No cap, Qualcomm might have just stolen the show with everything that was announced at the Snapdragon Summit this week. Not only did we get a look at the chip that will be powering the next wave of the best Android phones, but the Snapdragon X Elite has me even more intrigued.
We normally don't cover a lot of things that are focused on Windows, save for the occasional laptop review and how it ties in with our beloved Android devices. And don't worry, I'm not here to talk about how Apple should start to get worried about upcoming Windows devices using the X Elite.
Instead, there's something about the X Elite that just screams "Chromebook" to me. Maybe it's the architecture and the fact that this is an Arm chip, something that really isn't found on many Chromebooks. There are a few exceptions, such as Lenovo's Duet 5 Chromebook, the HP Chromebook x2 11, and the Acer Chromebook 514.
That's not to say that Chromebook OEMs need to jump on Qualcomm's train as fast as they can. Ever since Intel released its 11th-gen series of processors, the power and reliability of Chromebooks have been better than ever. And it's only gotten even better as Intel continues to improve its own series of chips.
But let's just take a look at what Qualcomm is claiming the the Snapdragon X Elite is capable of paired with its custom Oryon CPU:
- 2 times CPU performance versus the competition
- 4.5 times faster AI processing power than competitors
- 50% faster peak multi-thread performance than M2 (Apple)
- 68% less power vs competition
With the Snapdragon X Elite, Qualcomm is setting its sights on Apple with its M2 chip, Intel with its 13th Gen SoC (although 14th Gen just became available,) and AMD's latest Ryzen series. The problem with all of this is that Windows on Arm just hasn't taken off the way that we were hoping it would. But you know what platform thrives on Arm chips, at least for the most part, ChromeOS.
Imagine having a new HP Dragonfly Pro Chromebook powered by one of these chips. You'll get better performance than the Intel version, along with better battery life, and perhaps even the ability to play more than just entry-level titles in Steam. But, there's something else that makes me excited about an X Elite Chromebook — AI.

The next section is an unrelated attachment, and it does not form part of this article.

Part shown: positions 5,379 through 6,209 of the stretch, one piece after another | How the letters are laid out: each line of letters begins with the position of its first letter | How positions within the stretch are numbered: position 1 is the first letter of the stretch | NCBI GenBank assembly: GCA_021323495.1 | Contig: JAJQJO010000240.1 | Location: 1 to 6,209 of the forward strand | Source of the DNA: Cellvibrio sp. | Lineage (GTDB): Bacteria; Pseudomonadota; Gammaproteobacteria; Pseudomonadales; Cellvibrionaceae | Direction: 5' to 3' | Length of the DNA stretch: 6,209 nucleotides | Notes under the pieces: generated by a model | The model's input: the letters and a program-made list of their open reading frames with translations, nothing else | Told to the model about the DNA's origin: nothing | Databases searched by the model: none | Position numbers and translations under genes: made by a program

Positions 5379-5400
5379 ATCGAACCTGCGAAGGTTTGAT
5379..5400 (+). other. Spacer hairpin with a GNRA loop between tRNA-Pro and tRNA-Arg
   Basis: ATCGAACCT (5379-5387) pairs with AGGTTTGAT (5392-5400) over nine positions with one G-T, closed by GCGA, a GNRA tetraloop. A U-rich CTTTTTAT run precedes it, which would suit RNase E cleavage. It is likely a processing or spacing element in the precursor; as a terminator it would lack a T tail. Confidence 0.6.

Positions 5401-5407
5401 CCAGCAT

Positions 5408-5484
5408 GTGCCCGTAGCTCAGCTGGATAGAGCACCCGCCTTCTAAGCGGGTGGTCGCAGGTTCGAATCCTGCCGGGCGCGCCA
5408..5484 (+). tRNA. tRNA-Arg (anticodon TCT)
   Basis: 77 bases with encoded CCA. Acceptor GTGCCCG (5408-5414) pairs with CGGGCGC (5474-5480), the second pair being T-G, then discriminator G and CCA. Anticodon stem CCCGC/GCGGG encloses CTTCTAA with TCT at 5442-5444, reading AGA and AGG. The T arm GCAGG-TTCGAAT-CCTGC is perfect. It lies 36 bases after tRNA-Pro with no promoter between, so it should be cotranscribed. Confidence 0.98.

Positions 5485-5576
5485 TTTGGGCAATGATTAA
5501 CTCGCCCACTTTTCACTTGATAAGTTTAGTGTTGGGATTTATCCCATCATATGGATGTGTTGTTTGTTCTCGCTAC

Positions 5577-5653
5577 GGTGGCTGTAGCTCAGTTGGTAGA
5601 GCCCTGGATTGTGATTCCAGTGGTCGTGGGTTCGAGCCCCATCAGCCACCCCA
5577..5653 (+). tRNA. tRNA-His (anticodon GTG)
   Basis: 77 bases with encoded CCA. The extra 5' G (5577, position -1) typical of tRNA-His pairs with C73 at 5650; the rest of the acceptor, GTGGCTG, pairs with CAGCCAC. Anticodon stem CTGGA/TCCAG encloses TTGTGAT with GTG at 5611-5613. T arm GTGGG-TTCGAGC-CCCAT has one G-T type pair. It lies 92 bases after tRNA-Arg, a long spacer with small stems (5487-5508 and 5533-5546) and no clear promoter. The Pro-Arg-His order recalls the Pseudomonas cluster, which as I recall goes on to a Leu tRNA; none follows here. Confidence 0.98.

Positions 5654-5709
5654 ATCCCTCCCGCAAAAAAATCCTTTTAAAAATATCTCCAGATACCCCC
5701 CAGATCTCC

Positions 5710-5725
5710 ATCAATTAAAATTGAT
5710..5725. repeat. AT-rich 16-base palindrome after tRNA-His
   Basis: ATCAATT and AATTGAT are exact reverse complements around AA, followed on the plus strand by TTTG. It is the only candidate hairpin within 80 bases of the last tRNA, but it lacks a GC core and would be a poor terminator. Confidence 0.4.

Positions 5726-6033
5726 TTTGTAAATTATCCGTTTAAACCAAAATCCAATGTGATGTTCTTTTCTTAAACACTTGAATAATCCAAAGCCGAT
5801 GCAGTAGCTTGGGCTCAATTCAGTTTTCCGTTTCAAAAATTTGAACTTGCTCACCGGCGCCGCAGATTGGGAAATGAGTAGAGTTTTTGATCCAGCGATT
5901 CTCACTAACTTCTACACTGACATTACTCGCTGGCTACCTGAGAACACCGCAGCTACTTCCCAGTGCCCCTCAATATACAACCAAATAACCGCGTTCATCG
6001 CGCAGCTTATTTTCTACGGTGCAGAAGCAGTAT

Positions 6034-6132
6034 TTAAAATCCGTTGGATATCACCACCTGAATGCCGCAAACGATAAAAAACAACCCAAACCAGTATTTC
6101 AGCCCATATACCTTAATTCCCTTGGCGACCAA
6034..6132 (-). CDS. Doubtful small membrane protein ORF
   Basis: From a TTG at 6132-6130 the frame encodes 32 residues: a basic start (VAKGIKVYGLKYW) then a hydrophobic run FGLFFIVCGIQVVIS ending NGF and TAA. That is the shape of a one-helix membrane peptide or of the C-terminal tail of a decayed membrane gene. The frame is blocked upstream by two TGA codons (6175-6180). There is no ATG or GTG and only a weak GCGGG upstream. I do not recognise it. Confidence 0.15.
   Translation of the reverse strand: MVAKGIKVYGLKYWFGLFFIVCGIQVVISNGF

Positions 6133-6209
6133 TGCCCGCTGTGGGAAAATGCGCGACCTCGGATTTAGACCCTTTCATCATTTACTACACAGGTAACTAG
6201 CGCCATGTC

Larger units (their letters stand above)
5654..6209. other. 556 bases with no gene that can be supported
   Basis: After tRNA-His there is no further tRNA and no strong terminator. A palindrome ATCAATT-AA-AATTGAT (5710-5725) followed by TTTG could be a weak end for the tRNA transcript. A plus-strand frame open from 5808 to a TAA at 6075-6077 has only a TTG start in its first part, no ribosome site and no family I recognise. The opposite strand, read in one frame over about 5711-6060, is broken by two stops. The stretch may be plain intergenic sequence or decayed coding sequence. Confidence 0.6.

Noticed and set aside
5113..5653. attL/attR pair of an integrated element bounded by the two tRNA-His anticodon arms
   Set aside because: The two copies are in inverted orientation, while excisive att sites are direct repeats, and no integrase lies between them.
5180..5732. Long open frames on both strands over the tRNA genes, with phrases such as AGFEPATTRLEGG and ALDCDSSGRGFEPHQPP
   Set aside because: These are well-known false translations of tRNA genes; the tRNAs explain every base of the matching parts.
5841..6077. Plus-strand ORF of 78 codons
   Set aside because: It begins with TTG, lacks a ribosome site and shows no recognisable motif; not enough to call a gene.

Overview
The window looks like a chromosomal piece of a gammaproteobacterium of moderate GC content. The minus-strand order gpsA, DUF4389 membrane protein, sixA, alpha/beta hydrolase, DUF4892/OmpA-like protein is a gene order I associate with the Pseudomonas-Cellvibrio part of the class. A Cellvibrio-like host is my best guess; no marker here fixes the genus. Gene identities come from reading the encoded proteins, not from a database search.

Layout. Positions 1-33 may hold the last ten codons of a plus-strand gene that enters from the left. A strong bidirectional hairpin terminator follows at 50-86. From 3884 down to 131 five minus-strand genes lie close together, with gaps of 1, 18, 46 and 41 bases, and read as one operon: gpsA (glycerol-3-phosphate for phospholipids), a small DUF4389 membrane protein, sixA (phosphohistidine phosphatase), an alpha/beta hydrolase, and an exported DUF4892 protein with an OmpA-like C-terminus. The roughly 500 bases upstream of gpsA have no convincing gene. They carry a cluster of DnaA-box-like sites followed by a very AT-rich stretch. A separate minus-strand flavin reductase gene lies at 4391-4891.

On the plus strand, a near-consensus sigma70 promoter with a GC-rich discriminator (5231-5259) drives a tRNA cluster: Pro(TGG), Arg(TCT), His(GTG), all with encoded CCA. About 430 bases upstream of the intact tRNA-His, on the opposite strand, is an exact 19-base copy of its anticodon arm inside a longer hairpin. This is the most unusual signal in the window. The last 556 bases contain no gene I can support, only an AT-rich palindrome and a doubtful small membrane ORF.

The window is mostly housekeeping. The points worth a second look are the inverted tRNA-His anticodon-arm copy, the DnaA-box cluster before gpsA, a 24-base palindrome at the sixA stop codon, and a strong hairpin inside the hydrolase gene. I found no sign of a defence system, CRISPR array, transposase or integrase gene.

Right on Qualcomm's overview page for the Snapdragon X Elite, the company states that this chip is "built for AI." What did Google just announce at the beginning of the month? Chromebook Plus, and along with the new initiative, Google revealed the platform also "offers powerful AI capabilities."
Many of those AI-focused features won't be arriving on ChromeOS until sometime next year, but at least now we know that Google has big plans. And to me, at least, it almost seems like the Snapdragon X Elite and future Chromebooks could be the perfect pairing. Excellent performance, excellent battery life, and everything that ChromeOS has to offer makes for a rather compelling argument.
Not to keep beating a broken drum, but could you imagine if I/O 2024 kicked off with Qualcomm and Google taking the stage together? Perhaps Google will turn to Qualcomm (via TSMC) instead of Samsung for the next generation of Tensor chips.
This likely won't be the case, but Qualcomm already confirmed that the powerful Oryon custom cores from the Snapdragon X Elite are coming to the Snapdragon 8 Gen 4. And when you take into consideration that the Pixel 8 Pro includes so many AI-focused features, an AI-supercharged mobile SoC would also make a lot of sense.
All of this is just speculation, as it's not like I have a magic crystal ball that lets me see into the future. But as it currently stands, things are lining up for an exciting future in the world of laptops and mobile processors. Perhaps Qualcomm is finally ready to take on Apple in more ways than one.
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Andrew Myrick is a Senior Editor at Android Central. He enjoys everything to do with technology, including tablets, smartphones, and everything in between. Perhaps his favorite past-time is collecting different headphones, even if they all end up in the same drawer.